A Tribute to John Conway and the Game of Life

Updated: May 31, 2020

Hi everybody! I hope we all had a good spring break despite everything that's going on. I'm back with a new article, and today, we're paying tribute to a legend in the math world and some of his incredible mathematical achievements.


Last Saturday, April 11, John Conway, a professor at Princeton and one of the most creative mathematicians ever in the field, died of the coronavirus. His ideas were so revolutionary—and so new—and his method of thinking was so unique that Conway's good friend and mathematician Simon Kochen often called him a "magical genius." He was 82 years old.


Dr. Conway earned many prizes throughout his life for his large body of work ranging from number theory to game theory to topology to combinatorics and more. We'll talk a lot more about his achievements (and what some of those words mean) throughout this article, but for now, just know that Conway was an incredibly versatile mathematician and a character at that.


There are so many stories of Conway's eccentricity. He delighted in the idea that math should always be fun and playful, and his lectures were always engaging and exciting; in fact, he often didn't choose a lecture topic until the day of, going with whatever his students were most excited about. He loved fun demonstrations and once took a knife to a turnip to show students how to slice an icosahedron, and of course, he ate all the scraps as he went.

An icosahedron (a 20-sided regular solid with triangular faces) and some turnips. Photos courtesy of ResearchGate and FloriCulture Greens.

As for Conway's career, his most famous discoveries are a game called the Game of Life, a new type of number called "surreal numbers", and an object known as the Conway group, a structure in 24-dimensional space! He, like his friend Martin Gardner who made his career writing recreational math columns for the Scientific American, loved to bring his ideas about math to the masses, and the Game of Life was a major success! One estimate says that at the game's peak of popularity, one-quarter of the world's computers were playing it.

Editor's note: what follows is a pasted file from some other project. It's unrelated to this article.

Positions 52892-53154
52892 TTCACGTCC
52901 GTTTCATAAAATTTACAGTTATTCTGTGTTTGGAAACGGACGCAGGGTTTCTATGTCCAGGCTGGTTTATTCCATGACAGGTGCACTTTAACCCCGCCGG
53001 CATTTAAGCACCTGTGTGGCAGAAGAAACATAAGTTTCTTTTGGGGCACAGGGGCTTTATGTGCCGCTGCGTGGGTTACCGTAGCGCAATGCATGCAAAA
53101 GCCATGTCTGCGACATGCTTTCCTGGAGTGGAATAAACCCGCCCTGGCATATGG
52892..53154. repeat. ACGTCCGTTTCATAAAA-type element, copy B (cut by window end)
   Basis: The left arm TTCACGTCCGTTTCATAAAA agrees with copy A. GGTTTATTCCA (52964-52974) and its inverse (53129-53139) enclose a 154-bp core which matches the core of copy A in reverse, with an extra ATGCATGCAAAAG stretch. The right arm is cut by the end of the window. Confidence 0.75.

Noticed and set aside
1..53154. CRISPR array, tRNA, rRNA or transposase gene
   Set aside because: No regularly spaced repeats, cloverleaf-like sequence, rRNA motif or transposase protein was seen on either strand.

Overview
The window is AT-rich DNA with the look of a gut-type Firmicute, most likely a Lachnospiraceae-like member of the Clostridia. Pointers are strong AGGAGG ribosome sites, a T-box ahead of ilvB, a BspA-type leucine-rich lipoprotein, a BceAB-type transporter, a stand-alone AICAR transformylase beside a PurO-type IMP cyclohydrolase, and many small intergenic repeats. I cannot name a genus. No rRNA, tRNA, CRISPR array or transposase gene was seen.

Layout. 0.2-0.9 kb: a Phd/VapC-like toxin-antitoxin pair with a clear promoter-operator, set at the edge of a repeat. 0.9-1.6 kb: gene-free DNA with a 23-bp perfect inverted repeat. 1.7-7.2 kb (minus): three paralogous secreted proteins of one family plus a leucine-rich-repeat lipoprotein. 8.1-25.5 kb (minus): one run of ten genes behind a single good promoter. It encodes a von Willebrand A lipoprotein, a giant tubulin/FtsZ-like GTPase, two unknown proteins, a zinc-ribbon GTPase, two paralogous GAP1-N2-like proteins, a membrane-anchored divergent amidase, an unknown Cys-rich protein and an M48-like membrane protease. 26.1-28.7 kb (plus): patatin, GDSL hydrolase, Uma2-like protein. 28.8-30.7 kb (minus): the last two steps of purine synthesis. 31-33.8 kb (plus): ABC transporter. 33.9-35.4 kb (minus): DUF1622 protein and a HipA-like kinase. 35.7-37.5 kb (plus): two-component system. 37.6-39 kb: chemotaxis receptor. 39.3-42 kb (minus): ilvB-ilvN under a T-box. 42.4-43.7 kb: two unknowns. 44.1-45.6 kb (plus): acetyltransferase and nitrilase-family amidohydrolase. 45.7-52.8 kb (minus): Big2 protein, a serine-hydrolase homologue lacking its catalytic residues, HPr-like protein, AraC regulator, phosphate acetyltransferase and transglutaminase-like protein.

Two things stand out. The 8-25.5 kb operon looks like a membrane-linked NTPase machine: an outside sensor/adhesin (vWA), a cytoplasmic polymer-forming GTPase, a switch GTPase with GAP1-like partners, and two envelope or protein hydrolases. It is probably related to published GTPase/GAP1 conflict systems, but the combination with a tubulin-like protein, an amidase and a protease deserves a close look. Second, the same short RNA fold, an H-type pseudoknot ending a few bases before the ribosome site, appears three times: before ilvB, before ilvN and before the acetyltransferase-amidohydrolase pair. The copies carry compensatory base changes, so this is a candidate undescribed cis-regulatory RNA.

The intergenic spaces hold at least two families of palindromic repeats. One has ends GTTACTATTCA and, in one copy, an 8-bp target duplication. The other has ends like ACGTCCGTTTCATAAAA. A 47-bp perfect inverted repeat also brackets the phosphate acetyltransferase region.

So what is the Game of Life? No, it's not the brightly colored Milton Bradley board game, but instead a set of rules that regenerate a starting position into complex patterns. This isn't a game that you play but that you watch, and it's the excitement of programming it and discovering how it works that made it so popular.


Start with a grid and enter some kind of shape into it, like so:


Then, follow the following ruleset. Consider the 8 neighbor cells to any cell (up, down, right, left or diagonal). You consider the cells in your shape itself to be "alive" and all the remaining cells to be "dead" as the game continues.

1. If an alive cell has zero or only one neighbor, it dies of loneliness.

2. If an alive cell has four or more neighbors, it dies of overcrowding.

3. If an alive cell has two or three neighbors, it is stable and it survives.

4. If a dead cell has exactly three neighbors, it is born and becomes an alive cell.


Let's see what happens to our starting setup. The two cells on the ends are lonely, so they die. The cell in the center is stable, so it survives. There are also two cells directly above and below our setup that have exactly three neighbors, so they are born. This gives:

This setup switches (or if you want to be fancy, oscillates) between these two positions, back and forth and back and forth. In fact, it's often called the blinker:

Blinker. Courtesy of Wikipedia.

Can you use this idea to explain what happens when we put in a rectangle of length 1 but of any width? What if we start with a block of 4 instead of a block of 3? A block of 5? What if the width is no longer 1? See if you answer some of these questions (and some of the ones to come!) in the forum.


Let's see what else we can discover about our ruleset. Are there any shapes that don't change at all? Here's two:

What conditions do these setups have to meet? Well, for all the alive cells to remain living, they got to have exactly two or three neighbors. For all the dead cells to remain dead, none of them must have exactly three neighbors. We see that these two setups meet those conditions. Can you come up with any more? (Hint: what does a beehive look like?)


The thing that makes the Game of Life so fascinating is most shapes (even basic shapes) that you input become fascinatingly complex patterns. Here's one:


It takes 12 steps to get from our starting position to the final two positions, which end up alternating back and forth forever (notice the final two positions are simply a variation of our first block of 3). At this point, you should have some kind of idea of the complexity and beauty of the Game of Life.


Let's look at some animations to see if we can get an idea of how incredible the game is. Here's one example animation:

Game of Life man. Gif courtesy of xkcd and New York Times.

And another:

Large animation. Courtesy of Lucy Yu.

There's even one particular well-loved example of the beauty of the Game of Life in this simple figure, called a glider. This figure travels forever down and to the right: